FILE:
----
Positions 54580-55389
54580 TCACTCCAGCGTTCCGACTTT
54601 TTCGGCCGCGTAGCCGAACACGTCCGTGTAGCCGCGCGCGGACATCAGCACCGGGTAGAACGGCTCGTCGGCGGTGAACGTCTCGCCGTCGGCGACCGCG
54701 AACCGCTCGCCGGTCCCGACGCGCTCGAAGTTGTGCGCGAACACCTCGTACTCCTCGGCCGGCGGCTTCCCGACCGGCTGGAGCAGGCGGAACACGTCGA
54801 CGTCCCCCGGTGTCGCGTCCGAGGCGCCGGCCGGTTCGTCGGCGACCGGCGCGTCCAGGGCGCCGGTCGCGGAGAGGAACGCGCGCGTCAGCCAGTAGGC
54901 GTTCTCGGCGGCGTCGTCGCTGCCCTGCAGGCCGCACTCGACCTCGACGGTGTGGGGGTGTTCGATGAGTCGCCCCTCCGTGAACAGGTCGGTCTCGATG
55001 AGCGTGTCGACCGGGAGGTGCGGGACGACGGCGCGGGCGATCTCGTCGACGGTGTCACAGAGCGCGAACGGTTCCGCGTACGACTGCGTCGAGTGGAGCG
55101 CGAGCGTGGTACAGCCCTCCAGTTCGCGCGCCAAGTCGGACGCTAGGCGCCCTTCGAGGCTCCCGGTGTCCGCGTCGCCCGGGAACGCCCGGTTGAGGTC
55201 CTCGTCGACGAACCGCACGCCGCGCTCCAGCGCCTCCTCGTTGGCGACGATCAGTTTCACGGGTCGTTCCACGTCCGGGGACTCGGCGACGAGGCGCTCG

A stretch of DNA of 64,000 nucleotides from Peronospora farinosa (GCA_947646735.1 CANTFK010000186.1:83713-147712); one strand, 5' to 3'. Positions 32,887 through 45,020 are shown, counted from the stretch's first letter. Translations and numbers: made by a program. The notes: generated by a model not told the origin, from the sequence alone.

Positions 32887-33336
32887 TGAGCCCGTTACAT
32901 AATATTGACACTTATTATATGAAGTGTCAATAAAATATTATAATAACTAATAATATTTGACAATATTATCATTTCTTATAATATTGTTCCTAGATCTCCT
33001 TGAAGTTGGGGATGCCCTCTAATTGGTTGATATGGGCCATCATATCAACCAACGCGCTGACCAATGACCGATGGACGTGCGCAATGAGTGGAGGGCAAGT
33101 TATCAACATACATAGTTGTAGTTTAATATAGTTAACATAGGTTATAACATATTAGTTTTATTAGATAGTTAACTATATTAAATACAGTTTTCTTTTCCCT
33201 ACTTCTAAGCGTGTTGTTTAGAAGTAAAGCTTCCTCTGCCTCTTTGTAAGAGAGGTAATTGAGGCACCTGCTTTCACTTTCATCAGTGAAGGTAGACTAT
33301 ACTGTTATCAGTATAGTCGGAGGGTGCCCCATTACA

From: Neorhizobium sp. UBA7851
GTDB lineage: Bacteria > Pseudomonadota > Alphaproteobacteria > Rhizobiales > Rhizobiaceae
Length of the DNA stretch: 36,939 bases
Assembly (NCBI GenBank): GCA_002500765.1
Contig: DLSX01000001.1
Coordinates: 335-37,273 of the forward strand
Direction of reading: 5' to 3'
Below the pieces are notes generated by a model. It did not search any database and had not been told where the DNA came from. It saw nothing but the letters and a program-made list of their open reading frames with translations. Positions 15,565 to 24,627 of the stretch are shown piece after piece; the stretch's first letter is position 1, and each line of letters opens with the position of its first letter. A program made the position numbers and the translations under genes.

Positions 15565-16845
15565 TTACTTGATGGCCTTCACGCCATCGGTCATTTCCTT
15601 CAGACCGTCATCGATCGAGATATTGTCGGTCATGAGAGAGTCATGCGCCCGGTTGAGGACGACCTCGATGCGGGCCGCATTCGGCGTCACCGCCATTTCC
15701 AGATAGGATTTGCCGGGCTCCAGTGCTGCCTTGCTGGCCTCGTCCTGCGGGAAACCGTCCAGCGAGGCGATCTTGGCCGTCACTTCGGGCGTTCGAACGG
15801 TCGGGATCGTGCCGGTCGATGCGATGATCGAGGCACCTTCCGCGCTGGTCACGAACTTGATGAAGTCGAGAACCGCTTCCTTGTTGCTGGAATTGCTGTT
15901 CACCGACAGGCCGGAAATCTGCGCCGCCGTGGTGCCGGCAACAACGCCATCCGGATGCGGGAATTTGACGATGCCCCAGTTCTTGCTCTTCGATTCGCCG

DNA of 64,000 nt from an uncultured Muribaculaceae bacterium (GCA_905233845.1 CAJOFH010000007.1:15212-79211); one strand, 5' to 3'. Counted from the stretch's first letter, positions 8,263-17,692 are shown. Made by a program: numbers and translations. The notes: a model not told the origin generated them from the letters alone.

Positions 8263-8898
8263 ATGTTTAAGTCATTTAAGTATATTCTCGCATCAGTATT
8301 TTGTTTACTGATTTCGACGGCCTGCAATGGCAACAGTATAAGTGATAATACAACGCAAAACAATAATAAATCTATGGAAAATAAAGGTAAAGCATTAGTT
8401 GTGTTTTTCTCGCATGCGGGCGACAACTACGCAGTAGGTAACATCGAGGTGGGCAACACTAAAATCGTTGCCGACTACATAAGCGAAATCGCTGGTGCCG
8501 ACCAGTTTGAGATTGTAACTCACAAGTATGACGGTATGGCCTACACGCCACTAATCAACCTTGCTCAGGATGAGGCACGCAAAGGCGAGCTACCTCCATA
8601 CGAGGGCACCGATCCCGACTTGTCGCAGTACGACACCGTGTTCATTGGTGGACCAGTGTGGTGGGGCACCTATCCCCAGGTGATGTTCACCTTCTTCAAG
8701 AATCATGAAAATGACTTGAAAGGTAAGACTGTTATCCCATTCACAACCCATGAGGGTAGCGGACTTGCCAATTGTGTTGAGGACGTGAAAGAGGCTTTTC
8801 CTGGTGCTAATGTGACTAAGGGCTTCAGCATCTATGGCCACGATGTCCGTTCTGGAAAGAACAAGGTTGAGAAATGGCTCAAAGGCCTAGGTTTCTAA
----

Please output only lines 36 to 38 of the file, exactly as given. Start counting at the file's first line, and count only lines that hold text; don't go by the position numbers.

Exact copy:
8401 GTGTTTTTCTCGCATGCGGGCGACAACTACGCAGTAGGTAACATCGAGGTGGGCAACACTAAAATCGTTGCCGACTACATAAGCGAAATCGCTGGTGCCG
8501 ACCAGTTTGAGATTGTAACTCACAAGTATGACGGTATGGCCTACACGCCACTAATCAACCTTGCTCAGGATGAGGCACGCAAAGGCGAGCTACCTCCATA
8601 CGAGGGCACCGATCCCGACTTGTCGCAGTACGACACCGTGTTCATTGGTGGACCAGTGTGGTGGGGCACCTATCCCCAGGTGATGTTCACCTTCTTCAAG